"The Weather Man"

Nicolas Cage's sad-sack family man is both pitiable and exasperating, but eventually his incessant martyrdom is just boring.


Stephanie Zacharek
October 28, 2005 2:00PM (UTC)

The existential suffering of Nicolas Cage's character in Gore Verbinski's "The Weather Man" can be traced straight back to an old B. Kliban cartoon showing two news anchors introducing the grinning idiot to their side with the words, "And now here's the weather, with our weather asshole." Cage's Dave Spritz is that weather asshole, a Chicago TV weather guy who gets no respect. He admits his job is easy money, and you have to admire his forthrightness: When you see him working his weather-guy tai chi in front of a blank green screen, you wonder, How hard could it be?

But Dave's semi-fame has a downside. He can't walk down the street without having joyriding teenagers pelt him with milkshakes and McDonald's hot apple pies. Even if those kids have never seen that B. Kliban cartoon, they've absorbed its meaning into their very bones. Dave's job has caused even bigger problems at home: Apparently, his weather-guy temperament -- whatever that is -- has caused him to become disconnected from his two kids and his wife, Noreen (Hope Davis, playing the latest in her series of perpetually annoyed characters). And he knows that his father, Robert (Michael Caine), an award-winning novelist, believes him to be something of a putz, not to mention that he's always rebuking his son for the way curse words flow so freely from his lips when his family exasperates him to the breaking point.

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"The Weather Man" isn't really about weathermen per se, but about every guy (and the focus here is decidedly on men) who's ever hoisted himself up the career ladder only to look down and wonder, What have I done with my life? And you don't have to be a middle-aged man (or even just middle-aged, or a man) to sympathize with Spritz -- although even just writing that phrase somehow, inexplicably, makes me want to kick him.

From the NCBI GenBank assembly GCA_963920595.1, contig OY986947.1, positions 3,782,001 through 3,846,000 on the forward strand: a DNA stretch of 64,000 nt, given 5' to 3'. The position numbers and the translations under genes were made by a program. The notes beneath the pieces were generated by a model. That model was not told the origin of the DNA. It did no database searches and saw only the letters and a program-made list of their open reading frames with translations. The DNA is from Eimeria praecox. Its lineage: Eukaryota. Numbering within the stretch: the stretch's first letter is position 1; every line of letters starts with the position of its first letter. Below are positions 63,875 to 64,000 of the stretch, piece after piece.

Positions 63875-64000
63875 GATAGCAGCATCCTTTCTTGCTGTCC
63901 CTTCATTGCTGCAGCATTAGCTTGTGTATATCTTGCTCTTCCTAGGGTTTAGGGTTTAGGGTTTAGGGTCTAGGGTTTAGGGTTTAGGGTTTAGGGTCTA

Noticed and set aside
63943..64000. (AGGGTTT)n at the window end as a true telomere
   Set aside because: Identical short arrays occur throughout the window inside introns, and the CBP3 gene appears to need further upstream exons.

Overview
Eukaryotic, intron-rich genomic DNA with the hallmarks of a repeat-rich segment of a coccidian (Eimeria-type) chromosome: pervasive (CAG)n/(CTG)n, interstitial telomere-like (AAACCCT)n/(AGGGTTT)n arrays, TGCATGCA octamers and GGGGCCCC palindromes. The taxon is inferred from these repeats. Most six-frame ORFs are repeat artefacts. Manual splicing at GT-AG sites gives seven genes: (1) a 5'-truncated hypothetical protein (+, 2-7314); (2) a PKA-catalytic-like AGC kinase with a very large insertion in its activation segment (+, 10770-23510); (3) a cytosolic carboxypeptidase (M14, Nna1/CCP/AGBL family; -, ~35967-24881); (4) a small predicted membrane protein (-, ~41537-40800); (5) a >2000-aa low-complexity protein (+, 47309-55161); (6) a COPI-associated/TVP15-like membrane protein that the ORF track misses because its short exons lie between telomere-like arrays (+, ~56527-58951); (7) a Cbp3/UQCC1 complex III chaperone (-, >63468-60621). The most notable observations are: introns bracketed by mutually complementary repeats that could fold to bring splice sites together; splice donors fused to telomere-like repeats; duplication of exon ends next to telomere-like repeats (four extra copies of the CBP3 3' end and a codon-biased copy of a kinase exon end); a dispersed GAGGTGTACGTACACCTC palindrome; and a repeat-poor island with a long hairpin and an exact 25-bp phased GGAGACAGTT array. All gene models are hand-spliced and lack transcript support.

That's how "The Weather Man" is designed: We're supposed to connect with Dave Spritz even as he drives us nuts. But past a certain point, the movie allows Dave to create too many problems for himself -- otherwise, we wouldn't have much of a movie, would we? And so even as "The Weather Man" attempts to deal head-on with one very real conundrum facing modern family men -- specifically, that even though they may be part of two-income households, they feel many of the same pressures as the hardworking dads who came before them, men who sometimes felt responsible for their families to the point of working themselves into an early grave -- it also buys into the idea that taking care of every single need within a family is a dad's responsibility. "The Weather Man" needs to believe in that idea so Dave can learn his lesson in the end: He can't control everything; in fact, he can control almost nothing. That's an invaluable insight for Dave, but the movie has to keep jacking up his sad-sackery level to get him there.